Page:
Saban himself said: Last year was a season of renewal, not this year. Complacency — that old saw — couldn’t be blamed after the Tide blew up in the national championship game vs Georgia in January. Veterans Young, Anderson and safety Jordan Battle have convinced themselves during the summer that this team is different. They said the players were focused and paying attention to the little things in a way they hadn’t before.

So what exactly was missing if not buy-in or talent?

Development, that’s what.

The receiver dropout lately has been glaring. After producing a flurry of first-round NFL draft picks (including current stars Jerry Jeudy, DeVonta Smith and Jaylen Waddle), Alabama struck gold last season with Jameson Williams. But the moment Williams was ejected — first against Auburn and then in the national title game — the passing game collapsed.

Maybe that was too much to ask Jermaine Burton to be another savior like Williams. But take Burton out of the equation (and the other transfer Tyler Harrell) and it is a wonder that among Isaiah Bond, I’m Corey Brooks, JoJo Earle, Traeshon Holden and Kobe Prentice, no one was capable of becoming a playmaker. Moreover, they were unreliable as a team, with 21 dropped passes — fifth most among Power 5 schools.

Jahmyr Gibbs, a running back, quickly became Young’s most trusted receiver. But as good and versatile as Gibbs was, along with his support Jase McClellanneither has proven to be the type of between the tackles Alabama’s running back desperately needs. Roydell Williams, who works with strength, has just 38 carries this season. As a team, 22.9% of Alabama’s rushes went for zero or negative yards.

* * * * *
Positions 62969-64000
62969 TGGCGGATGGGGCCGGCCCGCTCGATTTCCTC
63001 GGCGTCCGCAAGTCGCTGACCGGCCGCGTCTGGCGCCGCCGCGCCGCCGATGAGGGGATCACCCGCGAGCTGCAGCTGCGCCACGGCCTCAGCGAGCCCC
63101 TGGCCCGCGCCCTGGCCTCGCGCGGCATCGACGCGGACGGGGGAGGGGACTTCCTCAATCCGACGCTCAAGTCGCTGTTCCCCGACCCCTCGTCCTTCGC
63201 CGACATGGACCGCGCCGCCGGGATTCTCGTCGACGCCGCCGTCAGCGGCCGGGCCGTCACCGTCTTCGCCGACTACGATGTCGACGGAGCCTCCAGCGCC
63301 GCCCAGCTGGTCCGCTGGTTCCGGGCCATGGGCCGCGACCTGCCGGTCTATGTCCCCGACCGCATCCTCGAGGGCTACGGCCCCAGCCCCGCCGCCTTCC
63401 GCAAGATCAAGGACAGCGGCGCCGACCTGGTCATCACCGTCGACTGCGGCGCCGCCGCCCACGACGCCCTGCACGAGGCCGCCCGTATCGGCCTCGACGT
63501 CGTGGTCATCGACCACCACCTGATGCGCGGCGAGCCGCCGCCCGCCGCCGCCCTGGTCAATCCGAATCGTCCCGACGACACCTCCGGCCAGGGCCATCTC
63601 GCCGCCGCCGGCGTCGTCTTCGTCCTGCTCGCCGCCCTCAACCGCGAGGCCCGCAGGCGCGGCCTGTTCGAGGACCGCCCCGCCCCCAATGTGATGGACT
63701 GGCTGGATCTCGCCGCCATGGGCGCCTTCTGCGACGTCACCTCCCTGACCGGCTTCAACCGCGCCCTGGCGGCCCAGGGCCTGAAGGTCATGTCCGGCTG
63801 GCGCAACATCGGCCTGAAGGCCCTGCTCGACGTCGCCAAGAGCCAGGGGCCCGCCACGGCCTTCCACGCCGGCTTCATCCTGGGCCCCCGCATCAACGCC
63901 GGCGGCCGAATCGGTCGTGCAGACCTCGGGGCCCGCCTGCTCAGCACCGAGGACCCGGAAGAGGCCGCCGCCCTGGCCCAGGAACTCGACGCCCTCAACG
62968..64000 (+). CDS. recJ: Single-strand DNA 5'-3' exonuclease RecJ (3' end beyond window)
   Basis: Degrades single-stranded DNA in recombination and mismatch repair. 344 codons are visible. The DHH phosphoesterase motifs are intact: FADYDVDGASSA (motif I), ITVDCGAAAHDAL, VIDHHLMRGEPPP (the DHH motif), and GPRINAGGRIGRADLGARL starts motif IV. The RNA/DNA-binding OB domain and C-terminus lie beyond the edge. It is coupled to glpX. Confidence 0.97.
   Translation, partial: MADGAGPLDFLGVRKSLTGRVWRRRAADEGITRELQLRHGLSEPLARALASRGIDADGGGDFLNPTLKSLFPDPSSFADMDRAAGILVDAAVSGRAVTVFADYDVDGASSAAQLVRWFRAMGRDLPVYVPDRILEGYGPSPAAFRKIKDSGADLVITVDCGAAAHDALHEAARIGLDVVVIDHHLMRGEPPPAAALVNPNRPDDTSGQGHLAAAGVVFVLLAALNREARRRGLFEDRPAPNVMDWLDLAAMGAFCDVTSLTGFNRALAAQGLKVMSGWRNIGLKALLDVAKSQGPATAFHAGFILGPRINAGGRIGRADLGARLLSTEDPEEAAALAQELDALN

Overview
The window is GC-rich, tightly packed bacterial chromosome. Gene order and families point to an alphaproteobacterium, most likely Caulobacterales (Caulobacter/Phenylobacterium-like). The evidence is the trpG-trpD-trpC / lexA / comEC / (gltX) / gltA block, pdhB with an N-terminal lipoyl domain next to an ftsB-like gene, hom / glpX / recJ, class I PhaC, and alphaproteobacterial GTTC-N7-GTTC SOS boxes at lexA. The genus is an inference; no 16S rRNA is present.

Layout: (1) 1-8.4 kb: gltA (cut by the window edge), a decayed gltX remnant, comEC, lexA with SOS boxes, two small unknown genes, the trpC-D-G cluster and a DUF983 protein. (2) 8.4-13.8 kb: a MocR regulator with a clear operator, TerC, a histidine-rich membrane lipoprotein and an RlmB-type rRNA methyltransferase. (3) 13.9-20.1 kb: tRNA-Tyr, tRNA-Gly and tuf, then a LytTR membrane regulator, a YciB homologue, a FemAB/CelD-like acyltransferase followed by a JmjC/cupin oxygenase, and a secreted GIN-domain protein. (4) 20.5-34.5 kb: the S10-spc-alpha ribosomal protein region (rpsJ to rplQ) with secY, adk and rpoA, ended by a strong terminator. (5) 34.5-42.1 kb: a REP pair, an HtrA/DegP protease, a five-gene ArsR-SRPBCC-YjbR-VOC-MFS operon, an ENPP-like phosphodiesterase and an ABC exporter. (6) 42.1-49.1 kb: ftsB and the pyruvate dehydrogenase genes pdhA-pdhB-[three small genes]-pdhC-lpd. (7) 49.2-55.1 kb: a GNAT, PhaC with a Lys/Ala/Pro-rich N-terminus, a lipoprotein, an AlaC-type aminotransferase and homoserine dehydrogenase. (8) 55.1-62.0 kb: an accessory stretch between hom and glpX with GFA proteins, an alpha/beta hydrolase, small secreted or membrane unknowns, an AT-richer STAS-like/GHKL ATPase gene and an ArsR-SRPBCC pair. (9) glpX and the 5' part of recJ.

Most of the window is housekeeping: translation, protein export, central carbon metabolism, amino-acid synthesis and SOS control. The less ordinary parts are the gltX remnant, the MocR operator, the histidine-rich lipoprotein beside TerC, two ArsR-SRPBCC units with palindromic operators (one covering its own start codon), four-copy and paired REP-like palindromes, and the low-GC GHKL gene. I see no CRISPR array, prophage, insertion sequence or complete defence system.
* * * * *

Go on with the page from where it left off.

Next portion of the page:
So, without the ability to play smashmouth football and without a receiver to stretch the field vertically, the offense became one-dimensional and opposing defensive coordinators could blitz at will.

The result was hardly the offense Young signed up for — the kind of dynamic offense that benefited his predecessors at quarterback, Tua Tagovailoa and Mac Jones. Playing behind a shaky offensive line, Young had to run for his life. He was contacted on 22% of his downs this season and was pressured on 44% of his pass attempts against LSU.

Strip out the drops and throws, then adjust for air yards, and Young’s adjusted completion rate of 78.0% is the best in the SEC. In other words, he’s playing up to — and maybe even surpassing — his performance from last season, when he won the Heisman Trophy.

But even he can’t overcome a flawed team like this one. He can’t make up for a defense that made a habit of giving up big plays, whether it was in a close game at Texas or road losses to Tennessee and LSU — not to mention a near loss at home to unranked Texas A&M (albeit without Young). And it definitely can’t beat a team that has the tied number of penalties (78) in the FBS.

Let that go for a moment. Saban, a fan in every sense of the word who rages on the sideline against self-inflicted fouls, oversaw 671 yards in penalties, an average of 74.6 yards per game. There is no way to describe this Alabama team other than sloppy and undisciplined. Even after Saban said he thought his team was sharp, the Tide committed nine penalties, including two key pass interference in the fourth quarter.